In addressing factors related to the impact of acceptance on the prosecution of co-defendants, N.J.S.A. 2C:43-12e(15), (16); R. 3:28, Guideline 3(j), the prosecutor relied on a conclusory and unrevealing statement that "adverse consequences would flow to the State" if defendant were admitted to PTI. Although the recommendation for acceptance included a requirement for truthful testimony against the co-defendant, the prosecutor discredited the impact of such cooperation on the prosecution on the grounds that "there is no indication what that statement will be." No consideration was given to the likelihood that truthful testimony would assist the prosecution, see Guideline 3(j), or that the willingness to cooperate might positively reflect on defendant's motivation, see N.J.S.A. 2C:43-12e(3), or represent a break in any pattern of anti-social behavior, see N.J.S.A. 2C:43-12e(8).

One of the stated goals of the PTI program is

To provide defendants with opportunities to avoid ordinary prosecution by receiving early rehabilitative services, when such services can reasonably be expected to deter future criminal behavior by the defendant, and when there is an apparent causal connection between the offense charged and the rehabilitative need, without which cause both the alleged offense and the need to prosecute might not have occurred.

[(R. 3:28, Guideline 1).]

A TASC evaluation determined that defendant was cannabis dependent. This, his first arrest, arose from an officer's observation of a partially smoked marijuana cigarette and a plastic bag containing marijuana in plain view in his automobile. Although the final charges included possession of a significant quantity of marijuana with the intent to distribute, the causal connection between his substance abuse and the offense here is evident. So, too, is the possibility that the rehabilitative services provided through PTI would be delivered "early . . . when such services can reasonably be expected to deter future criminal behavior by the defendant."

Again, despite the importance of the rehabilitative goal of PTI, it is not an overstatement to say that the prosecutor gave short shrift to the factors which call for a consideration of the benefits of rehabilitative supervision. Although defendant had already enrolled in a substance abuse treatment program, the prosecutor gave no weight to that fact in assessing his motivation, stating only that "the State has been provided with no specifics" regarding his treatment. See N.J.S.A. 2C:43-12e(3). As to the likelihood that defendant's crime is related to a condition that would be conducive to change through services more effectively provided in supervisory treatment, N.J.S.A. 2C:43-12e(6), the prosecutor merely noted that services for substance abuse are available through the criminal justice system without considering the comparable effectiveness of treatment without prosecution. In addressing whether the crime "is of such a nature that the value of supervisory treatment would be outweighed by the public need for prosecution," see N.J.S.A. 2C:43-12e(5) and (6), the prosecutor again did not weigh any public need for prosecution against the value of supervisory treatment but merely relied on a conclusory statement that parroted the factor, "the State has determined that the public need for prosecution outweighs diversion." See N.J.S.A. 2C:43-12e(14).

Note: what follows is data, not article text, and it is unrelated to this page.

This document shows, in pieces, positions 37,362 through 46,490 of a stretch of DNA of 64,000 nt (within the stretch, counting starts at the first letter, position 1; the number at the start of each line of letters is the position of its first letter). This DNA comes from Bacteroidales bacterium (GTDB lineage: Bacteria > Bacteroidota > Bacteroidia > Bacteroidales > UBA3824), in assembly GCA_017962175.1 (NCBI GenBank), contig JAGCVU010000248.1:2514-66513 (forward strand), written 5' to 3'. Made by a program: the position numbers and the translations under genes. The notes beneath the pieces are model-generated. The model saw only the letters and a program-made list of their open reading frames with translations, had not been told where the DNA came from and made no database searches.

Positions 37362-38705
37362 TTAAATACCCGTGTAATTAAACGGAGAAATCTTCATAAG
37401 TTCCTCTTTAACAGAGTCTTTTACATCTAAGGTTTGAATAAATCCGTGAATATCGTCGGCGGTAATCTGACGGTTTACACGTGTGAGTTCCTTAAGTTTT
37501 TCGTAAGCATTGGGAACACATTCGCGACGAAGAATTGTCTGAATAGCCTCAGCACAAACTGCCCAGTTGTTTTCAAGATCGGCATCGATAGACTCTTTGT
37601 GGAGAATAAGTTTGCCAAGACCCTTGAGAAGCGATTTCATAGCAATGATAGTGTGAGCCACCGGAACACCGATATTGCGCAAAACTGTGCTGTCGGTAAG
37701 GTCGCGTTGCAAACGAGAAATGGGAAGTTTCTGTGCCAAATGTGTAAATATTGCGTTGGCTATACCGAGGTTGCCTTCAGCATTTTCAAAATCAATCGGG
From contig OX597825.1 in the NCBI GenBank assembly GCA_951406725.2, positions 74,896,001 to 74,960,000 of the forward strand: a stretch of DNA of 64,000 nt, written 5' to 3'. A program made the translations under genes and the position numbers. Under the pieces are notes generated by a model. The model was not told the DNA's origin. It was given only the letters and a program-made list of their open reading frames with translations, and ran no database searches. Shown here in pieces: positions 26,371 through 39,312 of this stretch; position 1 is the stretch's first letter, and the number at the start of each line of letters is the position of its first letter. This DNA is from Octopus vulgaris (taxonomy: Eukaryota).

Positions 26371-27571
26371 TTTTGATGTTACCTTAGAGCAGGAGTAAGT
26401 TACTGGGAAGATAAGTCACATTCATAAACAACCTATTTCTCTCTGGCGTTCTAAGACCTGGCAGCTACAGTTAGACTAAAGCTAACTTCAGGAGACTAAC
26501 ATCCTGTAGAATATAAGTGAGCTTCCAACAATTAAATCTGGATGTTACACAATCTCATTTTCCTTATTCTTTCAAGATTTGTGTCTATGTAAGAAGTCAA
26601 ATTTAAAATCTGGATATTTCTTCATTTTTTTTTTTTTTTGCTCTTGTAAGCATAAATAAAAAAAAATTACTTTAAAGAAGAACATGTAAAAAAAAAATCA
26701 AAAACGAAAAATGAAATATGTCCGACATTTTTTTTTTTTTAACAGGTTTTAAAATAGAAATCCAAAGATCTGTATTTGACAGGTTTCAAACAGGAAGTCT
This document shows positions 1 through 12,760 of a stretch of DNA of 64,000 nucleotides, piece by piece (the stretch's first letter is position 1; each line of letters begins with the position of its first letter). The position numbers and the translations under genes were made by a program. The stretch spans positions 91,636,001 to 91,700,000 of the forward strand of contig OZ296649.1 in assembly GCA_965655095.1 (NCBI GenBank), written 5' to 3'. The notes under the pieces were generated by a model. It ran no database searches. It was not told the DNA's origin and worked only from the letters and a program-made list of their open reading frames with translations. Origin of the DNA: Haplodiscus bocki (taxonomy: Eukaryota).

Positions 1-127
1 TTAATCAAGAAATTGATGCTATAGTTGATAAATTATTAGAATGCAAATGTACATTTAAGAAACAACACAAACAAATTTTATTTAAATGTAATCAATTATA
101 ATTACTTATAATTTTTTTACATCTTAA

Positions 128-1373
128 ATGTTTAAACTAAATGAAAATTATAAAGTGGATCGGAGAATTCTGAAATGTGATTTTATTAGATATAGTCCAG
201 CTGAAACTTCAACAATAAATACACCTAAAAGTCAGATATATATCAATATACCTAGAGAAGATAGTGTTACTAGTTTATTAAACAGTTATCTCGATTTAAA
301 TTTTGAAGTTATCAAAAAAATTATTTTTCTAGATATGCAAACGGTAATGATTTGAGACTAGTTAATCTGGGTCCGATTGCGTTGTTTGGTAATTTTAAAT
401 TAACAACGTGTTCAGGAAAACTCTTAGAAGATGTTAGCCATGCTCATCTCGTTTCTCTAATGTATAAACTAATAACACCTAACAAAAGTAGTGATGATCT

Therefore, in weighing defendant's amenability to rehabilitation and the impact on the prosecution, both significant factors relevant to defendant's application, the prosecutor essentially relied upon a lack of information as a basis for denial. The deficiencies in the prosecutor's stated reasons were not limited to their superficiality, however. The reasons for rejection also reflect a misapprehension of the applicable law.

It is undisputed that defendant has no prior criminal record. In fact, this was his first arrest. These facts were plainly supportive of his suitability for PTI in reviewing the factors in N.J.S.A. 2C:43-12e (8) and (9), which ask for an assessment of the extent to which defendant's "crime constitutes part of a continuing pattern of anti-social behavior" and defendant's "record of criminal and penal violations and the extent to which he may present a substantial danger to others," respectively. Yet, in addressing these factors, the prosecutor did not merely give little weight to these facts; the prosecutor refused to acknowledge defendant's status as a first offender:

[T]his is defendant's first arrest. However, to characterize this as an isolated incident is not accurate. If defendant is cannabis addicted, he has been violating the law for a substantial period of time by his use of marijuana. In addition, defendant's intended distribution would be in no way a one-shot deal with that amount of marijuana.